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Astea: CRM to the Rescue
Posted Apr 23, 2002
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The buzz around industry-specific CRM flavors jumped a few decibels after Astea International, a software vendor, released a white paper on CRM in regulated industries. The theme of the 14-page paper is that highly regulated industries such as healthcare make fertile ground for business process-oriented CRM solutions. Call it the bane of regulatory compliance. Companies that must comply with strict standards and regulations, from ISO 9000 to FDA rules, face stacks of paperwork requiring multiple signatures and other hair-pulling tasks. The rules are meant to ensure proper tracing of equipment sales and service records. Ironically, these processes often retard productivity and customer focus, according to Astea. CRM software can solve many of these headaches -- but not just any CRM solution does the trick. Astea breaks down CRM into two broad categories: data-driven CRM and business process-driven CRM. Data-driven CRM enables data sharing across multiple work groups, support teams and business systems. Business process-driven CRM systems usually are vertical-focused with the particular industry's business processes built in. And it's the latter that appeals to regulated industries. "At first glance, data-driven systems and business process-driven systems appear to provide the same value proposition, but they are actually very different in their approach to problem solving," says Greg Cicio, vice president of strategic planning and corporate development at Astea. "Data-driven systems usually require a lot of professional services and customization to embed business processes, and this would include tracing equipment lifecycles across sales and service processes. A process-driven CRM system is vertically focused and designed to deliver such industry-specific functionality out of the box." All of this means a CRM system tailored to the healthcare industry, for instance, could reduce the need for duplicated entries (and manual errors), speed up the buying and selling process and leverage built-in tracing mechanisms, among other benefits. And by automating these processes, companies can still comply with their unique regulations.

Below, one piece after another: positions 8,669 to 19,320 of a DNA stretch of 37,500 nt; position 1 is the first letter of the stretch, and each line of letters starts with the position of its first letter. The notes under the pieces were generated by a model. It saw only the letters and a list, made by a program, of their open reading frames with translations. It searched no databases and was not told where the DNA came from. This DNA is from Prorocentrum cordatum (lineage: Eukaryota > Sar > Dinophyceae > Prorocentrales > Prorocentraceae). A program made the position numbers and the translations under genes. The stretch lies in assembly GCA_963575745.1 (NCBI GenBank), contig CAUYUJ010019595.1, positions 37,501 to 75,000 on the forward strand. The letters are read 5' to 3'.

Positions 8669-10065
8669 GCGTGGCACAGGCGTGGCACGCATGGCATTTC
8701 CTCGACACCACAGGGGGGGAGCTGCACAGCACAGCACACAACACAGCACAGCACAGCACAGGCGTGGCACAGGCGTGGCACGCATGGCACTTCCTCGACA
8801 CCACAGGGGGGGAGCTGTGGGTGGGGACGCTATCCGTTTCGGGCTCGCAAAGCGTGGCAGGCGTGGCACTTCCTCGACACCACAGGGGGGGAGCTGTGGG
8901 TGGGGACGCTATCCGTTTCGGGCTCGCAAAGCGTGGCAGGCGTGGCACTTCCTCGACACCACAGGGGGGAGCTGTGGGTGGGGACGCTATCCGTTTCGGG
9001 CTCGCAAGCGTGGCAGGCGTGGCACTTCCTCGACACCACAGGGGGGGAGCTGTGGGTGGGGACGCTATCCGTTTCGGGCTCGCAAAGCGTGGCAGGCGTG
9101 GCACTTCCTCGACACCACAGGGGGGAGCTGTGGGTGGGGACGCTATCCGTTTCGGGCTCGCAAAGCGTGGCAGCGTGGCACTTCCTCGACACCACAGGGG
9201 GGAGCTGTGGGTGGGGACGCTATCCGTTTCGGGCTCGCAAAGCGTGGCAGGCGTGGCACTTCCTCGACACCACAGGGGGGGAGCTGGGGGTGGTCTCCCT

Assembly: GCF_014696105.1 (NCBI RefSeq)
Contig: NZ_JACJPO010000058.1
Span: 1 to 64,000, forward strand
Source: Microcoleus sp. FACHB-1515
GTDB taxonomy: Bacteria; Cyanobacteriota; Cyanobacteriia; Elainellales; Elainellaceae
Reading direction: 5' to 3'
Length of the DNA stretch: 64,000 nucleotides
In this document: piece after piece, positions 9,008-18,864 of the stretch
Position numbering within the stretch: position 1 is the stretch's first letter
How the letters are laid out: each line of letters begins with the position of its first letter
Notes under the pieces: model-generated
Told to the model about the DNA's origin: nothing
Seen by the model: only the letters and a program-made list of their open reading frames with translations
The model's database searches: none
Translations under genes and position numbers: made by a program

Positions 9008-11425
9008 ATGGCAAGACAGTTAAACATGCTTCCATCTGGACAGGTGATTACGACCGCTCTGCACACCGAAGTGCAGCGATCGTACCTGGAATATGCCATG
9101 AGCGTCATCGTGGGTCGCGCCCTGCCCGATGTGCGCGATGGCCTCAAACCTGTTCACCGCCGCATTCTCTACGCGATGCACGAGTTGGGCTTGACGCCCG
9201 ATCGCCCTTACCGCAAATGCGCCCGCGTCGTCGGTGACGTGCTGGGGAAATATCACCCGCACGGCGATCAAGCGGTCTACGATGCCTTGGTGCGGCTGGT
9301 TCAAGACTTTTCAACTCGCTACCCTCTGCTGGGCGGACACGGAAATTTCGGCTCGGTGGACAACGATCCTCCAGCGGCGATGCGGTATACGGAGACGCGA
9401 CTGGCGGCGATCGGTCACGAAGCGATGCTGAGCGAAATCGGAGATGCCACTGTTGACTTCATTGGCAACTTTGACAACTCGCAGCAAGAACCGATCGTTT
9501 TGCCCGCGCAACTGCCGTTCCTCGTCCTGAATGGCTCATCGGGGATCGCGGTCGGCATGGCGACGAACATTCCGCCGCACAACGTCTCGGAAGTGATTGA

"The sum total of regulations, in terms of how they manifest in business, is a set of standard operating procedures for an industry," says Cicio. "CRM should not focus on delivering data but optimizing processes by collapsing a lot of independent processes. Companies should seek to move from transaction-based customer relationships to strategic customer relationships." Tom Kaneshige also writes for Line56.com
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